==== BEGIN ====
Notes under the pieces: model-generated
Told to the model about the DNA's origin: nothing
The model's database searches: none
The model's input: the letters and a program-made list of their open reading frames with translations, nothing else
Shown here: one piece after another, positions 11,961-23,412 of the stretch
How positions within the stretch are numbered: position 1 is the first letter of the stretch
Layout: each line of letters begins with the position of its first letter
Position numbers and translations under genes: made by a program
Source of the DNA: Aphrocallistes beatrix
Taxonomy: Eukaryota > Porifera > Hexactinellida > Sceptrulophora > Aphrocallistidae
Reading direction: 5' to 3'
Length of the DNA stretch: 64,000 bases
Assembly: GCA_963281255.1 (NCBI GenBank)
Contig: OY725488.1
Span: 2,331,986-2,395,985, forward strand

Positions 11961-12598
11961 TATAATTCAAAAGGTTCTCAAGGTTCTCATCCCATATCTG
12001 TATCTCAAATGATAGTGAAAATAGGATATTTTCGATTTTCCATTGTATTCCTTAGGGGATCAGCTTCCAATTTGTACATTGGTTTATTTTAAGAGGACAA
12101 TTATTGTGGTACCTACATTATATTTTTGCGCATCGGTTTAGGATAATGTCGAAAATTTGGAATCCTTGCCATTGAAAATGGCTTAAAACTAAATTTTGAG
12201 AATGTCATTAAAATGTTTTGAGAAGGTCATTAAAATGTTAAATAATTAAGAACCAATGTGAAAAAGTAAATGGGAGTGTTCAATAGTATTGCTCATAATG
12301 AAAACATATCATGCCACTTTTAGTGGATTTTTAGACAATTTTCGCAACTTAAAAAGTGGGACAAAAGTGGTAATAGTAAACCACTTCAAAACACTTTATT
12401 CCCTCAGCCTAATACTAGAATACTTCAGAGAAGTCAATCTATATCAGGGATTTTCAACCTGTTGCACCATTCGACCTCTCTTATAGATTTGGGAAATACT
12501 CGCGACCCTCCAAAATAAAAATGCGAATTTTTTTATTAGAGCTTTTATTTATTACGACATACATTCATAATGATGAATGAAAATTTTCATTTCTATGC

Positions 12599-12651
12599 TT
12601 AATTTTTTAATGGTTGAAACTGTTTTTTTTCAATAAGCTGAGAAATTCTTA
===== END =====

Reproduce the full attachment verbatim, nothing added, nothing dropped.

Notes under the pieces: model-generated
Told to the model about the DNA's origin: nothing
The model's database searches: none
The model's input: the letters and a program-made list of their open reading frames with translations, nothing else
Shown here: one piece after another, positions 11,961-23,412 of the stretch
How positions within the stretch are numbered: position 1 is the first letter of the stretch
Layout: each line of letters begins with the position of its first letter
Position numbers and translations under genes: made by a program
Source of the DNA: Aphrocallistes beatrix
Taxonomy: Eukaryota > Porifera > Hexactinellida > Sceptrulophora > Aphrocallistidae
Reading direction: 5' to 3'
Length of the DNA stretch: 64,000 bases
Assembly: GCA_963281255.1 (NCBI GenBank)
Contig: OY725488.1
Span: 2,331,986-2,395,985, forward strand

Positions 11961-12598
11961 TATAATTCAAAAGGTTCTCAAGGTTCTCATCCCATATCTG
12001 TATCTCAAATGATAGTGAAAATAGGATATTTTCGATTTTCCATTGTATTCCTTAGGGGATCAGCTTCCAATTTGTACATTGGTTTATTTTAAGAGGACAA
12101 TTATTGTGGTACCTACATTATATTTTTGCGCATCGGTTTAGGATAATGTCGAAAATTTGGAATCCTTGCCATTGAAAATGGCTTAAAACTAAATTTTGAG
12201 AATGTCATTAAAATGTTTTGAGAAGGTCATTAAAATGTTAAATAATTAAGAACCAATGTGAAAAAGTAAATGGGAGTGTTCAATAGTATTGCTCATAATG
12301 AAAACATATCATGCCACTTTTAGTGGATTTTTAGACAATTTTCGCAACTTAAAAAGTGGGACAAAAGTGGTAATAGTAAACCACTTCAAAACACTTTATT
12401 CCCTCAGCCTAATACTAGAATACTTCAGAGAAGTCAATCTATATCAGGGATTTTCAACCTGTTGCACCATTCGACCTCTCTTATAGATTTGGGAAATACT
12501 CGCGACCCTCCAAAATAAAAATGCGAATTTTTTTATTAGAGCTTTTATTTATTACGACATACATTCATAATGATGAATGAAAATTTTCATTTCTATGC

Positions 12599-12651
12599 TT
12601 AATTTTTTAATGGTTGAAACTGTTTTTTTTCAATAAGCTGAGAAATTCTTA